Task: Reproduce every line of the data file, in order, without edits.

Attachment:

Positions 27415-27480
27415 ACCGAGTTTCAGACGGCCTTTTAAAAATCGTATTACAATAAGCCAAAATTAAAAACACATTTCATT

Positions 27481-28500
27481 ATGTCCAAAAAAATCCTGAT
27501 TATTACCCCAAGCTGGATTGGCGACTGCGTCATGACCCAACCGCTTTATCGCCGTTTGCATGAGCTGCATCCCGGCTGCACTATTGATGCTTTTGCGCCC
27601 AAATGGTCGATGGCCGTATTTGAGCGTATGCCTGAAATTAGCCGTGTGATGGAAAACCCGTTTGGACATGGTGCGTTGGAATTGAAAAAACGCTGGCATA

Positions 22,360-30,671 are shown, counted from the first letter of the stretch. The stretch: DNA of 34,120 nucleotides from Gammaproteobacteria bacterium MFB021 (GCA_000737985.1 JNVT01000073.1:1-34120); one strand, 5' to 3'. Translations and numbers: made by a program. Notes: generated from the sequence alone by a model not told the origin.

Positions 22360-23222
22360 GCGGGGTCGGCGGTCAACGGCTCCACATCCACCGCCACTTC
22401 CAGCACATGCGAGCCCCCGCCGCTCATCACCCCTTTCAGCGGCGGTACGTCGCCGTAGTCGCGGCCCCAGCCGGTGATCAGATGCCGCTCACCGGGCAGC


Positions 27415-27480
27415 ACCGAGTTTCAGACGGCCTTTTAAAAATCGTATTACAATAAGCCAAAATTAAAAACACATTTCATT

Positions 27481-28500
27481 ATGTCCAAAAAAATCCTGAT
27501 TATTACCCCAAGCTGGATTGGCGACTGCGTCATGACCCAACCGCTTTATCGCCGTTTGCATGAGCTGCATCCCGGCTGCACTATTGATGCTTTTGCGCCC
27601 AAATGGTCGATGGCCGTATTTGAGCGTATGCCTGAAATTAGCCGTGTGATGGAAAACCCGTTTGGACATGGTGCGTTGGAATTGAAAAAACGCTGGCATA

Positions 22,360-30,671 are shown, counted from the first letter of the stretch. The stretch: DNA of 34,120 nucleotides from Gammaproteobacteria bacterium MFB021 (GCA_000737985.1 JNVT01000073.1:1-34120); one strand, 5' to 3'. Translations and numbers: made by a program. Notes: generated from the sequence alone by a model not told the origin.

Positions 22360-23222
22360 GCGGGGTCGGCGGTCAACGGCTCCACATCCACCGCCACTTC
22401 CAGCACATGCGAGCCCCCGCCGCTCATCACCCCTTTCAGCGGCGGTACGTCGCCGTAGTCGCGGCCCCAGCCGGTGATCAGATGCCGCTCACCGGGCAGC